Robert Kahn

Macro and Markets

Robert Kahn analyzes economic policies for an integrated world.

Taking Stock of the Greece Crisis

by Robert Kahn Thursday, July 30, 2015

Yesterday, John Taylor and I testified on the Greece crisis before the Senate Foreign Relations Subcommittee on Europe and Regional Security Cooperation.  A summary of my testimony is here (including a link to my written statement), and the full video of our discussion is here. I continue to see Grexit as the most likely outcome, as we are at the very early stage of a complex adjustment effort that will face serious economic and political headwinds in Greece, and will be extraordinarily difficult to sustain. But whether Greece is ultimately better off in or out of the euro, a competitive and growing Greece is an objective the United States shares with our European partners.

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Ukraine Needs a Moratorium

by Robert Kahn Thursday, July 23, 2015

After months of standoff, the Ukraine government appears to be making halting progress towards an agreement restructuring its external private debt. On hopes of a deal, and ahead of an IMF Board meeting next week to review its program, the government reportedly has decided that it will make a $120 million payment to creditors due tomorrow. It is possible that decision to repay will be seen as a signal of good faith and create momentum towards an agreement, but I fear it’s more likely we have reached a point where continuing to pay has become counterproductive to a deal. Absent more material signs of progress in coming weeks, there is a strong case—on economic, political and strategic grounds—that a decision to halt payments and declare a moratorium gives Ukraine the best chance of achieving an agreement that creates the conditions for sustainable debt and a growing economy in the medium term.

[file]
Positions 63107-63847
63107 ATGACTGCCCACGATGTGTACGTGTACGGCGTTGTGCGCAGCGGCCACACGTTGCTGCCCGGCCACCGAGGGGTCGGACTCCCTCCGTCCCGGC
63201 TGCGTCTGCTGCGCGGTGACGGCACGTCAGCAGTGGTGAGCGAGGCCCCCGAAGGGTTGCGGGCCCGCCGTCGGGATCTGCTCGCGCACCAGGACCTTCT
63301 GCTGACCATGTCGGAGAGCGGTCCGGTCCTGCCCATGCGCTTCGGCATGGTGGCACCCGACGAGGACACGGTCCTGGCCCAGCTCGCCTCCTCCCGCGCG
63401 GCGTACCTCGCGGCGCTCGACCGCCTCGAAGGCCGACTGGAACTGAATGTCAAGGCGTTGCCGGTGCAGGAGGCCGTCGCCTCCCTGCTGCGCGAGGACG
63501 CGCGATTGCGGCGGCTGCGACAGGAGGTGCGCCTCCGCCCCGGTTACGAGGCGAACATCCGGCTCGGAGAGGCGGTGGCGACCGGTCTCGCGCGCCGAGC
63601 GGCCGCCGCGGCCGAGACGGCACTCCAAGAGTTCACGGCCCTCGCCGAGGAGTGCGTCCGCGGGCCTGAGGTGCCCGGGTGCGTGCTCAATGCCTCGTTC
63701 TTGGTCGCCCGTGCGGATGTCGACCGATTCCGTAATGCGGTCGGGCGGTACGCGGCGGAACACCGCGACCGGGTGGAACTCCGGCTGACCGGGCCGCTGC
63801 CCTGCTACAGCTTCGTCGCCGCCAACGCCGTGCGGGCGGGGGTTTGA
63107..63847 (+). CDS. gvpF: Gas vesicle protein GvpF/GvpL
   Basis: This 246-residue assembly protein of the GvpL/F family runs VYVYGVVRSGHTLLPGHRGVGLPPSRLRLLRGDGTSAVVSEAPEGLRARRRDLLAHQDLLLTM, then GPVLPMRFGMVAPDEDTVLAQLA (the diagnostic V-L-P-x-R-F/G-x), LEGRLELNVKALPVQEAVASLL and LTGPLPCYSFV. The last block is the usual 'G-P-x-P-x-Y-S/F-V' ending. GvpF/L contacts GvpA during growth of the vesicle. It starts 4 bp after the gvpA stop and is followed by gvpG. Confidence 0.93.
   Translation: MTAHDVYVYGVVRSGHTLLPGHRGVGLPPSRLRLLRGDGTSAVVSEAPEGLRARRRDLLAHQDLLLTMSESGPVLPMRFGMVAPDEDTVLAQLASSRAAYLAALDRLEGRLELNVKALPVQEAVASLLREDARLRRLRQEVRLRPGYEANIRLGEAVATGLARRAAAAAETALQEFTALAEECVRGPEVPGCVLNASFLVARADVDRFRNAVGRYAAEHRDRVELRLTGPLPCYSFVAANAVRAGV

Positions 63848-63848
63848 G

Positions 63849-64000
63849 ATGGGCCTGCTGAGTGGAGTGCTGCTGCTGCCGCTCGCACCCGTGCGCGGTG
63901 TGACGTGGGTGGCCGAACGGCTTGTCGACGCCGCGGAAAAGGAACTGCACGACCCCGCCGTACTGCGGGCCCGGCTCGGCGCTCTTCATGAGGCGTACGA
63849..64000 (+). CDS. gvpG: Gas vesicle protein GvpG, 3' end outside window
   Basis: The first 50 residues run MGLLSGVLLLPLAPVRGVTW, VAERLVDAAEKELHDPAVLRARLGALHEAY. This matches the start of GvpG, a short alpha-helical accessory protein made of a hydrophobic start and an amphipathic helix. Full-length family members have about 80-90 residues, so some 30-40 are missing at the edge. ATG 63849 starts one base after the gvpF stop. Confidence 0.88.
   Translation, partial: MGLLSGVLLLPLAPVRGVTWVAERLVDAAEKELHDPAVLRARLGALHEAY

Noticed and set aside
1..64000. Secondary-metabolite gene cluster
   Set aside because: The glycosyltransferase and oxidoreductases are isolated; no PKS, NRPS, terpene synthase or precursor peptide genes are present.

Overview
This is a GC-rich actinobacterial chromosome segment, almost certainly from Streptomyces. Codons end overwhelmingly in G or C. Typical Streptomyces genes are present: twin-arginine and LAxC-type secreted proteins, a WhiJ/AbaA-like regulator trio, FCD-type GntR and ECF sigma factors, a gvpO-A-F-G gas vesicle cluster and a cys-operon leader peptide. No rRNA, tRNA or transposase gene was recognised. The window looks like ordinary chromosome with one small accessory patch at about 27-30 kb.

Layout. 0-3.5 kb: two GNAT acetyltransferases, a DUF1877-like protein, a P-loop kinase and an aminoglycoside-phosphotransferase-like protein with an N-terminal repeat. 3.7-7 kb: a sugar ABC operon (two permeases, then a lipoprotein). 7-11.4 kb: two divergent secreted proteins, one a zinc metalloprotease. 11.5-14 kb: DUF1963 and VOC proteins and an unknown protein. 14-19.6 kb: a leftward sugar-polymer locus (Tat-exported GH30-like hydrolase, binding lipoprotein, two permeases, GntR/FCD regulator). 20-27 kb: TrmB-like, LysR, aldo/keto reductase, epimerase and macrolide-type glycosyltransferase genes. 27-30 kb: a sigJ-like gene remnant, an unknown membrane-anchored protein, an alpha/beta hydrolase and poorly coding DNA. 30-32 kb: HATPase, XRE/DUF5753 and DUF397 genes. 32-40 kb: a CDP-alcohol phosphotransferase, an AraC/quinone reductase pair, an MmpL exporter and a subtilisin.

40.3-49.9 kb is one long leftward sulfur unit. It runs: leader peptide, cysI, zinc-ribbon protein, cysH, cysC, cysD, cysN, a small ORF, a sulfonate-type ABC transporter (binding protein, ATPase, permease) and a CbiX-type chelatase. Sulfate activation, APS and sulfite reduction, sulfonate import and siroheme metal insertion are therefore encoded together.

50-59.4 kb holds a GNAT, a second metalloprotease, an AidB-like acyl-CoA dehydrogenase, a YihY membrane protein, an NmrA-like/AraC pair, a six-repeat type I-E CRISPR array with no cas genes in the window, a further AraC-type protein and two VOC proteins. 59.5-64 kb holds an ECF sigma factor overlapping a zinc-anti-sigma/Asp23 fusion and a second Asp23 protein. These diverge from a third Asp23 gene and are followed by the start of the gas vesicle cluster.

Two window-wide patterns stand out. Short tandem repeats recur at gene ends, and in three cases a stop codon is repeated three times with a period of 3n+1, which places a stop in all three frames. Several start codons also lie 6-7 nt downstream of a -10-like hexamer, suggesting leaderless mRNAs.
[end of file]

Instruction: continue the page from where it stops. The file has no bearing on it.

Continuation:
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Greece: The Hardest Month

by Robert Kahn Monday, July 20, 2015
Greek Banks Reopen People wait to enter a National Bank branch in Athens on July 20, 2015. (Ronen Zvulun/Reuters)

Greek banks reopened today, but there isn’t much you can do at them. Capital controls and withdrawal limits remain in effect, money transfers are barred (except for tax, social security or a few other allowed domestic transactions) and new accounts or loans effectively ruled out. Greeks now will be able to deposit checks, access safety deposit boxes, and withdraw money without an ATM card. All good things, though I suspect that any political boost from the visuals relating to reopening will proved short-lived.

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Greece’s Program: First Hurdle Cleared

by Robert Kahn Thursday, July 16, 2015
Prime Minister Alexis Tsipras battled to win lawmakers' approval on July 16 for a bailout deal to keep Greece in the euro. (Alkis Konstantinidis/Reuters) Prime Minister Alexis Tsipras battled to win lawmakers' approval on July 16 for a bailout deal to keep Greece in the euro. (Alkis Konstantinidis/Reuters)